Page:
3-gatsu had another solid episode this week, which for now was exactly what you would expect from this show. Rei’s getting more social life, and this episode demonstrates the importance of the tutors’ roles, as both Hayashida-sensei and Shimada continues to guide him to improve himself, both in his personal life as well as his professional shogi life. But “solid” and “expected” also means that I don’t really have a lot to delve into, so instead of doing an usual format, I will try something different this time, running the episode down by key moments and giving you my thoughts on those. Notes that this is just one-off, mostly for the sake of trying something different.
If you really think about it, this “arson club” is the kind of club that Rei would never be a part of. They are as different from Rei as chalk and chesse. The club is noisy, active and silly, Rei isn’t. They try to make soap to attract girls, the kind of thing that Rei would never dare to try. Yet, they’re getting along well, because the club is determined to help Rei out. This section gets as silly and light-heart that it could get, but this is the light-heartedness that I wanted to see. Like Hiyashida-sensei, just watching Rei enjoying himself with other people is rewarding enough.
But here, we have one of the most satisfied life lesson that one could learn from his sensei for a long while. Heck, this life lesson still resonates well even to me, more than 10 years older than Rei right now. You need to rely on others sometimes in things that otherwise difficult when you do it alone, because then people can rely back to you. Rei is the kind of person who doesn’t want to trouble his friends for his personal problems, which is fair enough, but by doing that he creates a border that others can’t cross, and in turns they keep their distance with him. I haven’t really talked about him in details before but Hiyashida-sensei proves to be one of the most reliable tutor Rei could’ve had for guiding him to be more open in his social life. Rei needs more friends, that’s a given, and seeing him slowly realize the significance of opening up to someone else is really satisfying.
Shaft sure really takes liberty of making impressionist sequences that was heavily on mood than realistic sense here. Most of the time in this series it paid off really well, and here is another fine example. We have purple sky, sparklings everywhere but the whole sequences was conducted mainly by his footsteps. The pacing is this whole sequence is top-notch as well. Really great visual storytelling here!
I swear that Shimada winning over Gotou really caught me off-guard. I always presumed that Gotou had it in his bag so seeing Shimada came out as winner is a nice surprise. Shimada gets mentally and physically exhausted after the match though, but his effort really affects Rei in a good way. Rei’s finally asking him to attend his workshop. What a warm way to close of the chapter (and the end of volume 3 in manga)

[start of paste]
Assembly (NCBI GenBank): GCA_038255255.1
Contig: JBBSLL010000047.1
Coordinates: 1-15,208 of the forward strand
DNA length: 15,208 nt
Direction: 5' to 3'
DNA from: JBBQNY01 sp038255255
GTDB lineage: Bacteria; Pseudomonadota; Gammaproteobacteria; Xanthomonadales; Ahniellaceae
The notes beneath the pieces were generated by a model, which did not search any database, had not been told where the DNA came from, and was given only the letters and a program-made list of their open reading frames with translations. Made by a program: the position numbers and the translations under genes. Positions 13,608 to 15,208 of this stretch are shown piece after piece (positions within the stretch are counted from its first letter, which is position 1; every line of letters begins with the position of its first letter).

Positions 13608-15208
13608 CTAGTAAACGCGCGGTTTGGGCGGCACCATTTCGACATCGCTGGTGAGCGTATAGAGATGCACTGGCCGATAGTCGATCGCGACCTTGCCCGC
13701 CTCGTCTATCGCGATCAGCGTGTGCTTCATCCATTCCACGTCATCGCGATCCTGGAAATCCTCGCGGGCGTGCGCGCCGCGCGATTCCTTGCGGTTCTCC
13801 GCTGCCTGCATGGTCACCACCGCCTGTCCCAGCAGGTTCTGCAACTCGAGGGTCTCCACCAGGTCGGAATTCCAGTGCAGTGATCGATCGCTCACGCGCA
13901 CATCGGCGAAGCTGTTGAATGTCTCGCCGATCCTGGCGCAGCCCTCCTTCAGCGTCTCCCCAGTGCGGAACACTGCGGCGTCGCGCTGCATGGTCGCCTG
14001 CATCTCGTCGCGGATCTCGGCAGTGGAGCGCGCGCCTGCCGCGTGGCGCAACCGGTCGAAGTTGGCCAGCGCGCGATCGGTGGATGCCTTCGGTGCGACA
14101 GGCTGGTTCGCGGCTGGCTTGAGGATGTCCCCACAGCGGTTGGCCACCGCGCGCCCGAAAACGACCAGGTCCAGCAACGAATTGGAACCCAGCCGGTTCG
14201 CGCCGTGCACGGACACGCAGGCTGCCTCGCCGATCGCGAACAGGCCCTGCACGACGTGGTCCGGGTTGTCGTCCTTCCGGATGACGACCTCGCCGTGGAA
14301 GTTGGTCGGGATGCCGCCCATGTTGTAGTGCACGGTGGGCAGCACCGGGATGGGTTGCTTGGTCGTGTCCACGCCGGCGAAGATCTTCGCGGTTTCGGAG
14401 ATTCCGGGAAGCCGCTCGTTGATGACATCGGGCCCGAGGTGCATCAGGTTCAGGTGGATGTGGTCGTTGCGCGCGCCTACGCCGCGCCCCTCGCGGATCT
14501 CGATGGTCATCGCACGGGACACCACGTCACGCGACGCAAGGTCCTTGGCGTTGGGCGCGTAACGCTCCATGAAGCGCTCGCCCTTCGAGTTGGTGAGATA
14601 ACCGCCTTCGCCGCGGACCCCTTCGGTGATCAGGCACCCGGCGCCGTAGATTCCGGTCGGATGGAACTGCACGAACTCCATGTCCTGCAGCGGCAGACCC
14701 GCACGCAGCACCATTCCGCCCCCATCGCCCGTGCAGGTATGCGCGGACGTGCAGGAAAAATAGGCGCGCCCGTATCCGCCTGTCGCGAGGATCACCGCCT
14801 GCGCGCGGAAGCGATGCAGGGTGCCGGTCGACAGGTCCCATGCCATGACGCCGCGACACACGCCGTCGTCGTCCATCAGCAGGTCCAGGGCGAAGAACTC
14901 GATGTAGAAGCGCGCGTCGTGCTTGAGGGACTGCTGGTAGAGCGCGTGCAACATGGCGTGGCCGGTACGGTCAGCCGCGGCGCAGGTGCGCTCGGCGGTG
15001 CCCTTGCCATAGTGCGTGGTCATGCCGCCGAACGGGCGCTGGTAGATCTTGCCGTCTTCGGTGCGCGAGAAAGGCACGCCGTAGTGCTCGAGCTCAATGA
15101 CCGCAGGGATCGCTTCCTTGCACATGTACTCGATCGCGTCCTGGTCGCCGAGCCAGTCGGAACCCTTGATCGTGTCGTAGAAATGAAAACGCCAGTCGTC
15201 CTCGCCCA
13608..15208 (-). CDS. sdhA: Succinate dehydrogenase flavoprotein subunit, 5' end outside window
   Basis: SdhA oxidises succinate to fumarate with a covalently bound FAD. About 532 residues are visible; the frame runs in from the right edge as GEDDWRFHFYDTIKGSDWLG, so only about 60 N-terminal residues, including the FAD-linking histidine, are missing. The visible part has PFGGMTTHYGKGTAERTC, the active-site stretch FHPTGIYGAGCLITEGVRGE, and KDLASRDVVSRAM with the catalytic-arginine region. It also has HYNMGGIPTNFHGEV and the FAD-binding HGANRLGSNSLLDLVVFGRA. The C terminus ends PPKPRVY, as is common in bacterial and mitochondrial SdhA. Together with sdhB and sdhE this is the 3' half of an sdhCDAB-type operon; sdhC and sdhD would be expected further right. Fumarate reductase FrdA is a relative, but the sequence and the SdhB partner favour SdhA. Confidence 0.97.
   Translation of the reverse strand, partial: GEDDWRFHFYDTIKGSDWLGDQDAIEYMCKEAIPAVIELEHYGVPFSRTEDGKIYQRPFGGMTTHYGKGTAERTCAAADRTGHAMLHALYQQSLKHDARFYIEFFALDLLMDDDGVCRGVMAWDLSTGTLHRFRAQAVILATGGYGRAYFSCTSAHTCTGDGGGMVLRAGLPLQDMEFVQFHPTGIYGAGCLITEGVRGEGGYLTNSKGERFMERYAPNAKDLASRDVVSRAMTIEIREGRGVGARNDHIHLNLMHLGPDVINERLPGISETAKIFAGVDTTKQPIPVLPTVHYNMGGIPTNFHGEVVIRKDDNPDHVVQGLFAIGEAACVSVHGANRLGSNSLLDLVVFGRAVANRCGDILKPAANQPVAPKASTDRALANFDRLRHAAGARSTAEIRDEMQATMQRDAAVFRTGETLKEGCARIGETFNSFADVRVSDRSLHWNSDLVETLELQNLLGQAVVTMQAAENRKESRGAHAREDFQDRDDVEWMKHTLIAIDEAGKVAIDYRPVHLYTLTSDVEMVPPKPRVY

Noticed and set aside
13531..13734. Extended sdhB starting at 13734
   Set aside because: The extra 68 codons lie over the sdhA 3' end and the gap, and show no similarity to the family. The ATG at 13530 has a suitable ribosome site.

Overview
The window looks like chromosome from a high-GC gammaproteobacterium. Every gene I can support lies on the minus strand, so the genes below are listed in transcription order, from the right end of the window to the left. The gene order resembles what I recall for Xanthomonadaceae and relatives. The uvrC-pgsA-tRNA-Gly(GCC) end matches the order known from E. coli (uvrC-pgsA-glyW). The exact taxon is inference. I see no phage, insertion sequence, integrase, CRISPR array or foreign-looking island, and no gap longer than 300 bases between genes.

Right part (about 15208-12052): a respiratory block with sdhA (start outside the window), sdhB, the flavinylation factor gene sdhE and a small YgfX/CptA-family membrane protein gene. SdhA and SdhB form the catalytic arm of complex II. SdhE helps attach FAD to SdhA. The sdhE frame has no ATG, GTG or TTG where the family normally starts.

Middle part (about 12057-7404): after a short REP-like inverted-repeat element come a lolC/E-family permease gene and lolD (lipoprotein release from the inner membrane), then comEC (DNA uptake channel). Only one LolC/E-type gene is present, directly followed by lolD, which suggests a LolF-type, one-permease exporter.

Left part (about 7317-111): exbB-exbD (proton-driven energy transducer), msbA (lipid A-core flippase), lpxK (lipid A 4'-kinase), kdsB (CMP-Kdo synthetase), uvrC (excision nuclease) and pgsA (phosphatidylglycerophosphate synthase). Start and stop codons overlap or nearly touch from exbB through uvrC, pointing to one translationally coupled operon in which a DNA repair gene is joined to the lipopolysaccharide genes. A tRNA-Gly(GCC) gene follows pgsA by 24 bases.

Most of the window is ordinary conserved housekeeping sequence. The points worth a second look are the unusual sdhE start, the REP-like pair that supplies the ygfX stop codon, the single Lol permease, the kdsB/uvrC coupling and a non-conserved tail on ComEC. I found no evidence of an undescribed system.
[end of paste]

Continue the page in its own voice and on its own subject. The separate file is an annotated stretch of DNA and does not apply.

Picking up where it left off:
The sisters, in a meanwhile, don’t have much roles for the last few weeks and THAT ISN’T FINE BY ME. All they doing for the last few episodes were just hanging around and casually talking about Rei. NO. Where’s MOMO? Bring up the girl’s party, seriously, bring them back to us as soon as possible (we have Kyouko coming next week so it redeems itself a bit, but still…)
While Hiyashida-sensei serves as a mentor for Rei in his high-school social life, Shimada serves as a mentor in another spectrum: for Rei to be more mature about shogi play. This workshop is actually very valuable for him because as of now what he lacks is experience and more matches; so with someone as mature and cool-headed like Shimada, Rei’s pretty in good hands. Except when his shogi ego kicks in. Or any kid’s shogi ego kicks in in fact. What we have in the end is less a shogi practice but more of a market’s trading where each of the kid showing their ‘best moves”. Love their stubbornness expressions.
And finally to that sweet hilarious final scene at the end. When the two of them getting carried away when a duck dunking his head to the water. Again, the whole sequence is silly, but for once I can see that Rei is acting exactly his age, because after all he is still a 16 year-old boy. Sharing useless moments like this, getting worry about something nonsensical is what a normal healthy 16 year-old boy do anyways. This last scene feels rewarding, now that we see him more relax towards other people, and he pretty much considers Harunobu as his friend now (he might never acknowledge it though).
3-gatsu has one of the most balanced episode for a while, shifting effortlessly between heartfelt drama moments to their lighter tones. I just hope the girls come back soon. They’ve been sidelined for too long.